We know that different disciplines display different behaviors and distribution as well as citation patterns for various types of research outputs.
The most important or very important resources used [by policy workers] are reports (81%), journal articles (75%), discussion papers (69%), briefings, reviews and guides (66%), and data sets (61%). **Houghton, L.A., Thomas, J., & Weldon, P. (2014). Where is the evidence: Realising the value of grey literature for public policy and practice. Melbourne: Swinburne Institute for Social Research. Retrieved from http://apo.org.au/research/where-evidence-realising-value-grey-literature-public-policy-and-practice **
I want to track the impact for a prominent report (government or technical), working paper, research briefing or other grey literature. What can I do and where can I go to collect evidence to illustrate the impact of our work? We will present a case study to show how some of the additional resources have been used to collect this kinds of evidence. Adapt this case study to your specific context. Contact XXX is you want to....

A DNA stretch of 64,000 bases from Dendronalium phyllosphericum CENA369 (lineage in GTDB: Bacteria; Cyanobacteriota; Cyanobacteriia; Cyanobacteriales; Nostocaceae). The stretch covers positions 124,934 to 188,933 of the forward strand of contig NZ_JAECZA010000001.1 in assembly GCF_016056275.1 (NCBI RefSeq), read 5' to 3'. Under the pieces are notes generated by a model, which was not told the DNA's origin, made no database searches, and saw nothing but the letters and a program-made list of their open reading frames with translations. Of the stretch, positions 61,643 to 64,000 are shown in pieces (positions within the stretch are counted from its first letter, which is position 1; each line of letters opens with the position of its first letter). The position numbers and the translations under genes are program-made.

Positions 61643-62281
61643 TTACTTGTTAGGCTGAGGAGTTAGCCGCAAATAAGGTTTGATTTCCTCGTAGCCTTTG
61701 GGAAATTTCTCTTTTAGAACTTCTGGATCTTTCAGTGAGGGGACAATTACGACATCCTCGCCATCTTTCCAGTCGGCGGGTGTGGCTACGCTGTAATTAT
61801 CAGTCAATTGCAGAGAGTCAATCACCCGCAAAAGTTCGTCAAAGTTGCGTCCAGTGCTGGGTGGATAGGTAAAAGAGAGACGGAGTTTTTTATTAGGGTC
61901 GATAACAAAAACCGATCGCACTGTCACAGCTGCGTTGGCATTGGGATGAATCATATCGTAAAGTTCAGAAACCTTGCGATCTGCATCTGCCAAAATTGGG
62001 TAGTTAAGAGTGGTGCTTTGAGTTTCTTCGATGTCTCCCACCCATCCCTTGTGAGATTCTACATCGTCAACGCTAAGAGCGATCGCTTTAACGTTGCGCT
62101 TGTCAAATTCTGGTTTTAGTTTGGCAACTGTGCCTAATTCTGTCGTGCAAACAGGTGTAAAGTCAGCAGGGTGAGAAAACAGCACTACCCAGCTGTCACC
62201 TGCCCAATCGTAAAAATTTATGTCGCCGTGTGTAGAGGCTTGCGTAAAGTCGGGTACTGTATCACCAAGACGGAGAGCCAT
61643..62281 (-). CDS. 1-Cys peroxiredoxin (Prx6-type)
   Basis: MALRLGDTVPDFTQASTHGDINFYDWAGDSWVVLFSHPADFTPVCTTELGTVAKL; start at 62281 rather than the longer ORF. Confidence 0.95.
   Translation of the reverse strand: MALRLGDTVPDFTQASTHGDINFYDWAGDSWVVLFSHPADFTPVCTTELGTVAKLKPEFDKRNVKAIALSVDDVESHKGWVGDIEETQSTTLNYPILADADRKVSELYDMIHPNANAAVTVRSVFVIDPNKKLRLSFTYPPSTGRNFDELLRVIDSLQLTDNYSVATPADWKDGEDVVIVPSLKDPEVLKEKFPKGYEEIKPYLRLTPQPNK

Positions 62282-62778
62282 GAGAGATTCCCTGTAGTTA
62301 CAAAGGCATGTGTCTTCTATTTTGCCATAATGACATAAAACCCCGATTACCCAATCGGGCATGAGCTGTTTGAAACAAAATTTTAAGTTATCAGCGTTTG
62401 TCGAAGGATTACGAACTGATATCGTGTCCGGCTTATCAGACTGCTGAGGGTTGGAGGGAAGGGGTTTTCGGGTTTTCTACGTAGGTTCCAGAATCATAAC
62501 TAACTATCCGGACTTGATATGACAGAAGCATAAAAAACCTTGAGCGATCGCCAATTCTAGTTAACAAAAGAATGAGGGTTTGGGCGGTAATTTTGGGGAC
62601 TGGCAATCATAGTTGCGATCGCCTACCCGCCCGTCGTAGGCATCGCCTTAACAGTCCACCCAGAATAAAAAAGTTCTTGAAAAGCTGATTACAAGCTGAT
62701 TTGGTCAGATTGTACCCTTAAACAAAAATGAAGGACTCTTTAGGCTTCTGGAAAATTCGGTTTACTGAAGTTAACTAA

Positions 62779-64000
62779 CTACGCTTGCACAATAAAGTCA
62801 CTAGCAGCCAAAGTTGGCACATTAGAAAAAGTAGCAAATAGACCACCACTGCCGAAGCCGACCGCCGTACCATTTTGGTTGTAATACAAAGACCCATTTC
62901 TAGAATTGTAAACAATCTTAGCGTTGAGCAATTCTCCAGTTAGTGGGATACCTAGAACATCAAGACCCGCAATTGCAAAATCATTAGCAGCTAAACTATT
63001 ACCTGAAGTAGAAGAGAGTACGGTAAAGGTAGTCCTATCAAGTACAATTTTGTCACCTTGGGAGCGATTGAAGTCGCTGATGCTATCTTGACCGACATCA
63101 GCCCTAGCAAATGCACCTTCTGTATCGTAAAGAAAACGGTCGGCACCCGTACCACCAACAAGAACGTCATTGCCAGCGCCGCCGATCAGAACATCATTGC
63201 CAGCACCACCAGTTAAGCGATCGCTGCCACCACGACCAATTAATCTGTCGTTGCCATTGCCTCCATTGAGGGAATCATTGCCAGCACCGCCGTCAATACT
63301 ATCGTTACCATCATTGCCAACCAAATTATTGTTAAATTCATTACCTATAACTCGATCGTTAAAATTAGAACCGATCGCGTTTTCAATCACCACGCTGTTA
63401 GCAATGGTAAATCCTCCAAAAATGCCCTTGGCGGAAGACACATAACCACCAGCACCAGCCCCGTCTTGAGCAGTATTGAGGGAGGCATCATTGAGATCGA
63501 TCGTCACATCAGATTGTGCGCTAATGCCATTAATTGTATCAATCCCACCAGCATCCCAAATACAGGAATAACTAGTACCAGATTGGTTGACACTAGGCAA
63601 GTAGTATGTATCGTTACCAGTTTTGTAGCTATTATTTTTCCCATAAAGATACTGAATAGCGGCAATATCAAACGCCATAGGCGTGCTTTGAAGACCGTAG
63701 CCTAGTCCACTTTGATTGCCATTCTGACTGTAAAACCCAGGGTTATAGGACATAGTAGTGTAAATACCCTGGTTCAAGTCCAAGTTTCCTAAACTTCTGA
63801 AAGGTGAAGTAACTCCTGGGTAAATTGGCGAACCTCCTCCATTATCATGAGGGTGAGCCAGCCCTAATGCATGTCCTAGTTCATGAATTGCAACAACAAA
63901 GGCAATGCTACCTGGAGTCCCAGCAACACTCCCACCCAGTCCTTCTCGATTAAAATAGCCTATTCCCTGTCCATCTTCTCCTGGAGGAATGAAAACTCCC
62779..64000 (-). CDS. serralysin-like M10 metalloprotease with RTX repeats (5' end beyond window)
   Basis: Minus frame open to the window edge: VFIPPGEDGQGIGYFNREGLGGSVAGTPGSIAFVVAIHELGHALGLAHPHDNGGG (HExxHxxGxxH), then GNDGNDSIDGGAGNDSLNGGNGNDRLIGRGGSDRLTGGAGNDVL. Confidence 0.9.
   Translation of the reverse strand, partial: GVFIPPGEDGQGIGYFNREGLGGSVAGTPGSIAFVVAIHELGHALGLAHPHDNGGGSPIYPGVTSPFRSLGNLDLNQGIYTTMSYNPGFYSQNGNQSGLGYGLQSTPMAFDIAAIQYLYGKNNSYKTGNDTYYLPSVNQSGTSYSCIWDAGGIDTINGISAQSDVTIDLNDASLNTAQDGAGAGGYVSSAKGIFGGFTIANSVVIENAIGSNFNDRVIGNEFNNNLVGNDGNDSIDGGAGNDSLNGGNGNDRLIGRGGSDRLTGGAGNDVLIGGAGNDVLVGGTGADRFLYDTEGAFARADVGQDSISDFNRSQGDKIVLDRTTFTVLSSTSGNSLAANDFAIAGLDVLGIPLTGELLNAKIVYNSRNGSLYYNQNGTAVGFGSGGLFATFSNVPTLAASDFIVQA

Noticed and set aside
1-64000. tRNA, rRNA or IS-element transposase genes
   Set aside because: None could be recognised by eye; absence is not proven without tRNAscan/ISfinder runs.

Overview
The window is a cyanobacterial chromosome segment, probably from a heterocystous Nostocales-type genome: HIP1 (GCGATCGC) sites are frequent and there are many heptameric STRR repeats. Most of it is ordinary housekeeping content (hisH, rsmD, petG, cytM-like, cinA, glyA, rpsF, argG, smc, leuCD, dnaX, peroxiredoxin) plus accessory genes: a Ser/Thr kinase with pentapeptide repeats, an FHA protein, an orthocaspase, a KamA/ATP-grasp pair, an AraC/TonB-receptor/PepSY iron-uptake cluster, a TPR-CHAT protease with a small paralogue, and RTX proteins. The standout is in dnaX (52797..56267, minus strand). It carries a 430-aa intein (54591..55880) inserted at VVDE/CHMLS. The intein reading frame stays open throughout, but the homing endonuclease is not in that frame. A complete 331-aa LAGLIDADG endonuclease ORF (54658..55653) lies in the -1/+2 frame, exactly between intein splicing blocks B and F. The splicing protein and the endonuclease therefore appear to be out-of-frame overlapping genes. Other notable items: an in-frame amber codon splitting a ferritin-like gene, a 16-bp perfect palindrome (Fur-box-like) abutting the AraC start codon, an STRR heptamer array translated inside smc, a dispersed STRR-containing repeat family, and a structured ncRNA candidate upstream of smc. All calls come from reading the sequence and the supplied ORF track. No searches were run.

The suggestions below could be used to supplement the finding from traditional sources such as Web of Science (SSCI), Scopus, Google Scholar and now Altmetric for institutions discussed elsewhere in this guide.